Sustainable Tourism is more than just a catch phrase! Ever wondered about your impact as a tourist on the destinations you visit? In case you haven’t thought about it (and even if you have), here are some tips that will make you realize it’s not hard at all to be a sustainable visitor, especially when visiting the Hawaiian islands!
1. CO2 Footprint
Choose ‘conscientiously’ to begin with. Traveling is a privilege many of us have and can easily take for-granted, especially when $$$ is not of issue. Let’s be aware that the travel choices we make can have a negative impact on places we visit. By choosing consciously and carefully, we should take into account not just price tag and value for our money, but also supporting those who are doing their best to promote sustainability in different aspects. And yes that could be the airline you book (book nonstop flights, for example, or airlines with lower CO2 emissions), the car rental you choose (why get an SUV if you can get a hybrid or electric?), the hotel you stay at (more and more eco-friendly and energy-efficient accommodations are sprouting all over Hawaii), and the tours you take! See @DanielsHawaii for example as a sustainable choice!
2. Pack Light
Pack what you need. Extra and unnecessary kilos on your luggage may eventually mean paying for excess baggage or having to ditch some items before your return flight. Especially in Hawaii where most people spend most of their time on the beach, you really shouldn’t need 5 pairs of shoes, right? But remember, packing light should not mean ‘I’ll leave this and that so I can buy them at my destination,’ so be smart with what you pack!
3. BYOR – Bring Your Own Reusables
Adopt the BYOR rule – yes, bring your own reusables — for anything that you can reuse — from water bottles (not plastics, please) to toiletries and even eating utensils. Unless you are staying long enough to finish those soaps and shampoos at the hotel, it’s good to be conscious about how one or two uses of those ‘overly-packaged’ hotel toiletries would end up in trash after all. Bring your own travel stash and leave those to tourists who have left their stuff. Why not take a minute now and read the list of ingredients of most of these hotel toiletries? They are usually FULL OF chemicals, too! You don’t want that on your body! Don’t take them home either if they will end up inside your drawers for years!!!
4. Be local and do local
Many tourists nowadays hate to be in the tourist ‘trap’ such as crowded beaches, expensive souvenir shops, long-line restaurants and consumerist places such as shopping malls. When you consciously disconnect from these places, you get to explore more! Visit local farmers markets (google KCC, for example), but be aware that they can also be tourist traps! Following the local way of life is one of the most respectful ways to travel.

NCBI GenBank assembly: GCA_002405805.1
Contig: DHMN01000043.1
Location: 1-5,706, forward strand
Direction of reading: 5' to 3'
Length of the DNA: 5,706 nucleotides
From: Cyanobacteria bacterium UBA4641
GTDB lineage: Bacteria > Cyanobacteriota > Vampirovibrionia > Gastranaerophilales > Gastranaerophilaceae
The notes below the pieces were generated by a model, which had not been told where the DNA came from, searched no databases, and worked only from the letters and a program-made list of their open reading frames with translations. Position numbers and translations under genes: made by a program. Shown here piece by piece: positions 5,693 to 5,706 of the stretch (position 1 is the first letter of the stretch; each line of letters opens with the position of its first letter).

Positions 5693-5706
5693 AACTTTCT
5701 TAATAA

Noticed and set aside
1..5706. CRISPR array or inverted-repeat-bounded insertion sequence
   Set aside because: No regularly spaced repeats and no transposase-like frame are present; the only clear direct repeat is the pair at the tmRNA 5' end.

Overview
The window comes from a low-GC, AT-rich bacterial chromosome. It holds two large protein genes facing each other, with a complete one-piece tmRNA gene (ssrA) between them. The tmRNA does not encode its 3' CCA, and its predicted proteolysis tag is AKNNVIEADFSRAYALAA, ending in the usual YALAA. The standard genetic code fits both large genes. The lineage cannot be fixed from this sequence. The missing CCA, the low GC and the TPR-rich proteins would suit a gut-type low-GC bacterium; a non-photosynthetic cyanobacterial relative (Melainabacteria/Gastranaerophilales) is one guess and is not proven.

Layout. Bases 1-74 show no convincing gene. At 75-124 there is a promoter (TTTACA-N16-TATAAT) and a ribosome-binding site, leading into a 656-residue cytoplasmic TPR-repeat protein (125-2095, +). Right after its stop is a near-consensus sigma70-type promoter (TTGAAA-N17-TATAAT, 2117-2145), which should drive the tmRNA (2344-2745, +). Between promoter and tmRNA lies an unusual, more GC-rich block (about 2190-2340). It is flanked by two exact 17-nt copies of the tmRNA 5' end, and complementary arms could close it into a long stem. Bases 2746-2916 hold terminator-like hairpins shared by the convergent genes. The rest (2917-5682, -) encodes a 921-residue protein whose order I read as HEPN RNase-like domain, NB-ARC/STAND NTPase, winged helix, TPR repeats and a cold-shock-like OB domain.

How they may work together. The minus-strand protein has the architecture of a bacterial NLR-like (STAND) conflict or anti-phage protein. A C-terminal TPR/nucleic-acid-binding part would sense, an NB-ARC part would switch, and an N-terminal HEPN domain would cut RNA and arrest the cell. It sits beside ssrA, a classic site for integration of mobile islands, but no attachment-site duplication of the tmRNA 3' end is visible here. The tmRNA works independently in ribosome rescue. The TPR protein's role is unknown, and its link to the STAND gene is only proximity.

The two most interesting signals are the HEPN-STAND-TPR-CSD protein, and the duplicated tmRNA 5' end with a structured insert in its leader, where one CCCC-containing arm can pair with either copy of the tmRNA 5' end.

5. Use public transportation or bike short distances
Walk, bike, or take public transport. Honolulu is not a bad place to take public transport. You can even take a public bus from the airport to Waikiki!
6. Eat & Buy Local
Eat local and seasonal. Buy local, too! This does not just support local farmers and sustainable agriculture and production, it is also good for your health! You can visit the local farmers markets all around the island or opt for restaurants that serve locally-sourced ingredients on their menu! You didn’t come to Hawaii to eat tomatoes from California (guilty!) Here is a list of farmers markets on Oahu.
7. Treat your Hotel room like your Home
Treat your hotel room as if it were your home. Conserve water. Turn off lights and AC when you are out for the day (if the accommodation is not on auto-off) . Close your curtains/blinds to keep your room cool in the summer.
8. Ditch disposables!
Watch your waste. Just because you are traveling does not mean that everything needs to be disposable. Ditch the straw – because most of the time you can drink without it! Refuse plastic spoons and forks when there’s regular cutlery available, or better yet, bring tour own travel utensils. Bring your own canvas or reusable bags to shop for souvenirs. And do not buy a ton of plastic water bottles that would end up warm and hot in the car.
9. Return Maps & Brochures
Return maps and brochures after you use them. Others might be able to reuse them. And you can be that ‘other’ too!
10. Take more Trash than you make
Leave only footprints behind – not plastic trash, not any other garbage. Many popular tourist spots are famous because of their ‘natural characteristics,’ and they can also be the most fragile. Remember to take everything you bring with you back when you leave. Pick up trash when you see them.
Sustainable Tourism in Hawaii
In a nutshell – sustainable tourism is all about the choices we make! Following these tips might seem small if only you do it, so share this with others and encourage them to be conscious, too! After all we want to make sure that the next generations are able to enjoy Hawaii as much as you do. Sustainable Tourism is a perfect start.
We donate regularly to 808Cleanups and The Ocean Cleanup.
Daniels Hawaii supports local and international projects to help protect the environment. Please follow the link to find out more about Daniels Hawaii and how we support sustainable tourism in Hawaii.